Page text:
We're on the road again, headed for faraway places–not Ragusa Ibla, the magical Sicilian place shown here, but the other end of the world, where it's summertime now and we get to dance at the wedding of another niece, Gillian, who is marrying Mark Openshaw next weekend near Wellington, New Zealand.
Hole in the Clouds will remain update-free for a little while, till we make it back home around December 18–bearing stories and pictures, perhaps, but certainly carrying with us some of the energy and glow generated by this sort of happy family occasion.
As for Ragusa Ibla–some other day. Right now, we've got penguins and albatrosses to attend to, and sheep and glow worms and waterfalls and those absolutely outstanding kiwi accents.
Meanwhile, y'all can go ahead and start the holiday season without us. We'll catch up soon.
Juniper Self, shown here with her mother Daphne, came dressed to cheer at Bryant-Denny Stadium last week for her first Alabama football game. The Crimson Tide beat University of Tennessee–Chattanooga, 49–0.
Today's Iron Bowl game at Auburn is for all the marbles. Roll Tide Roll.
The cold and the storms both showed up in Philadelphia this week, but somehow the effect we see here in a high mountain valley in the Tyrolean Alps is a little more dramatic and astonishing than it is out on the streets and sidewalks of Brotherly Love. Pretty much all we've got in town right now are slashing rains and chill.
In 1952, shortly after starrin' and dancin' in Singin' in the Rain and An American in Paris, Gene Kelly posed for a Look magazine photoshoot by jumping over film cans labeled with the titles of all the movies he'd made.
Although he remained active in show business for four more decades, this moment in 1952 may have been something close to the peak of Kelly's career. The screen genre that made him a star–the movie musical with lots of big dance numbers–was already in decline, losing out to television. Kelly had signed a long-term contract with MGM, a studio that was cutting way back on its investment in musicals and wasn't keeping him particularly busy, even though it was also refusing to lend him out for opportunities such as Guys and Dolls.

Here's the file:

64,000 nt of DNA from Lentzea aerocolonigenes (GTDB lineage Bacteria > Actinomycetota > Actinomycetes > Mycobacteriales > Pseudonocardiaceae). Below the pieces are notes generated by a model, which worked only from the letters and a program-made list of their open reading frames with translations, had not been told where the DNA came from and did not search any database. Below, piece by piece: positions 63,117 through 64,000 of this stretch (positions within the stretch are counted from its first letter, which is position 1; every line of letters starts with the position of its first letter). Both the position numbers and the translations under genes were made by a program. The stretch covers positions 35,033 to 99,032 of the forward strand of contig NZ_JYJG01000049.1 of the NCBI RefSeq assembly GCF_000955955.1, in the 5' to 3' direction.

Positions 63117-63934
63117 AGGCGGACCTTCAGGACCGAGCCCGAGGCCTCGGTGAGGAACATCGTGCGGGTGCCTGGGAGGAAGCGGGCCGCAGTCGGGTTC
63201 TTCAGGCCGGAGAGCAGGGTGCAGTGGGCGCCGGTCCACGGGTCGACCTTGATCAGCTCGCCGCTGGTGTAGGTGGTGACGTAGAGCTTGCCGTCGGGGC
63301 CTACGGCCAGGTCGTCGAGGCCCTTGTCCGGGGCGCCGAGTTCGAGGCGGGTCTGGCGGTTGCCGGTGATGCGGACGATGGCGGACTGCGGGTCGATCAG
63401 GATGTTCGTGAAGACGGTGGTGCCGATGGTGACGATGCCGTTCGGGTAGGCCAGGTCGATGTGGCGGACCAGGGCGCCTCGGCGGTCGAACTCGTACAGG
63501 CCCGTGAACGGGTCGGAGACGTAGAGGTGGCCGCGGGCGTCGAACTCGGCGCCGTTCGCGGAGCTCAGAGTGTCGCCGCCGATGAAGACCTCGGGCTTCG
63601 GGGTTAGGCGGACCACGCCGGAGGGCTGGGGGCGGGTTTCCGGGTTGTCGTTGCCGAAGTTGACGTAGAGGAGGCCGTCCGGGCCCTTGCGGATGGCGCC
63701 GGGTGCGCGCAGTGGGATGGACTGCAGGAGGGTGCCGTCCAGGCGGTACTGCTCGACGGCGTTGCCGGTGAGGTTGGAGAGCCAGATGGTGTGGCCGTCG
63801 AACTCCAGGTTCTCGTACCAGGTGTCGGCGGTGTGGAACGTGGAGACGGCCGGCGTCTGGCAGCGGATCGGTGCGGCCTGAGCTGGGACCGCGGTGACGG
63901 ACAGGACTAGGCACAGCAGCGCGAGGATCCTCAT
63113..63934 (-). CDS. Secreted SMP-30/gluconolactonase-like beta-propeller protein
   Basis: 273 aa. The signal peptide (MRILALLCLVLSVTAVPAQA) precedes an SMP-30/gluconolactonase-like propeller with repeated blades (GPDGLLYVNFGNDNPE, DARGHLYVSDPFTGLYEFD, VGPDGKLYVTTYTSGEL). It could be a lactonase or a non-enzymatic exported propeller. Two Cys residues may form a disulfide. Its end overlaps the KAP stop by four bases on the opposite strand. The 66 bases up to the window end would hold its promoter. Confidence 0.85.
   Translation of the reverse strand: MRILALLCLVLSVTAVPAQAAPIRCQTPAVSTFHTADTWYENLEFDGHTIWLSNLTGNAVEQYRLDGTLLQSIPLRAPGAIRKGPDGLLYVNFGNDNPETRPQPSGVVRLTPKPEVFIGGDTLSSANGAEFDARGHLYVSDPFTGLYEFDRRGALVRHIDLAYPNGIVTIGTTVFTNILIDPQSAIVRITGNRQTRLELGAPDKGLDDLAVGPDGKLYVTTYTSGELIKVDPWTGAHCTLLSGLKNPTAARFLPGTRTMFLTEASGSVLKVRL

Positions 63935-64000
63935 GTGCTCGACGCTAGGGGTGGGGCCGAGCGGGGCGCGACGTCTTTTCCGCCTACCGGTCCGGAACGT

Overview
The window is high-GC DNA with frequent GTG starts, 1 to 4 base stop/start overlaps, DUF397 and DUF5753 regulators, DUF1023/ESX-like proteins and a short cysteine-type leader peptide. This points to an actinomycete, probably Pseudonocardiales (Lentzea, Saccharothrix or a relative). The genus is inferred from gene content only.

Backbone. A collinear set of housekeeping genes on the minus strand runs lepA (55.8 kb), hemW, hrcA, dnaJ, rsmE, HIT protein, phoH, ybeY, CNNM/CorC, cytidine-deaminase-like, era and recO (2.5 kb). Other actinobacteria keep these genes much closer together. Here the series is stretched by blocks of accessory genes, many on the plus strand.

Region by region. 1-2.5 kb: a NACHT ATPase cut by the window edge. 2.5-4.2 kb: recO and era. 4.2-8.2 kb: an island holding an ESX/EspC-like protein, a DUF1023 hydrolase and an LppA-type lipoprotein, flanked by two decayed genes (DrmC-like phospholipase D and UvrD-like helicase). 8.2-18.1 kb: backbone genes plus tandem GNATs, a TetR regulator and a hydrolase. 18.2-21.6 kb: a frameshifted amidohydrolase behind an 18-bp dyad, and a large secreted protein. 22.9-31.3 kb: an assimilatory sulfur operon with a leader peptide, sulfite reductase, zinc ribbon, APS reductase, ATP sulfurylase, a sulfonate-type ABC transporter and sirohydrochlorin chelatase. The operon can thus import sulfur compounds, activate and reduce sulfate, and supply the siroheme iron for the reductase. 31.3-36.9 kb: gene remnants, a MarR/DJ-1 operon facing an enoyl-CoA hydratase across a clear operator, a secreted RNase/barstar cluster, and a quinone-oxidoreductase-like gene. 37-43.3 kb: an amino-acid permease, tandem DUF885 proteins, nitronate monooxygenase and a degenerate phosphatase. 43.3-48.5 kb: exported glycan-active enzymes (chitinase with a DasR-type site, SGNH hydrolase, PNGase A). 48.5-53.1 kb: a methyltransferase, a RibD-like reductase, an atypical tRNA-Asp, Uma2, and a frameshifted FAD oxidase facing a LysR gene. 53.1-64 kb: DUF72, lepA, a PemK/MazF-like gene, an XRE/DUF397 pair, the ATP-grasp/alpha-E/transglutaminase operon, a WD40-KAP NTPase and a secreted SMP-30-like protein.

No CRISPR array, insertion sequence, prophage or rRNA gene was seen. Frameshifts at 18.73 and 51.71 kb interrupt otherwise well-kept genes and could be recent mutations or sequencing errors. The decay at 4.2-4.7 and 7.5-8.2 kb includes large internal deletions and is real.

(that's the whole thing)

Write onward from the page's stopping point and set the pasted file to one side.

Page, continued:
For what it's worth, the whole "Good Morning" shtick of this blog comes from Singin' in the Rain, in particular from the song and dance that happens when we've talked the whole night through and it's just too late to say good night.
Thanks to the work of this volunteer and many hundreds of others, Philadelphia got 850 new street trees on Saturday, bringing the overall regional total of trees planted to–according to the calculations of somebody or other, as of Saturday night–exactly 262,236.
The goal is a million new trees, in hopes of restoring the forest canopy area heareabouts to 30%, which would provide enough shade to significantly mitigate the urban heat-island effect and would improve air and water quality, reduce erosion and water pollution, and lessen the frequency and severity of flooding.
The tree roots at bottom right in this photo belong to a variety of maple tree that is particularly hardy in urban settings and has a growth habit suitable for its new home in the urban jungle on South 21st Street, in front of a dentist's office and across the street from a dry cleaner's.
She was the biggest and most luxurious ocean liner ever built, more than 100 feet longer than the Titanic. There is more aluminum in her hull than in anything else on the planet. When she traversed the locks in the Panama Canal, there was just two feet of clearance on either side.
On her maiden voyage in 1952, she shattered the trans-Atlantic speed records in both directions. But 1952 was near the wrong end of the era of gilded passenger liners, and the SS United States has now spent more than half her life quietly rusting away at pierside in Philadelphia, across the street from an Ikea store that could probably fit comfortably in her ballroom.
That's an exaggeration. Most likely, her ballroom could only hold Best Buy.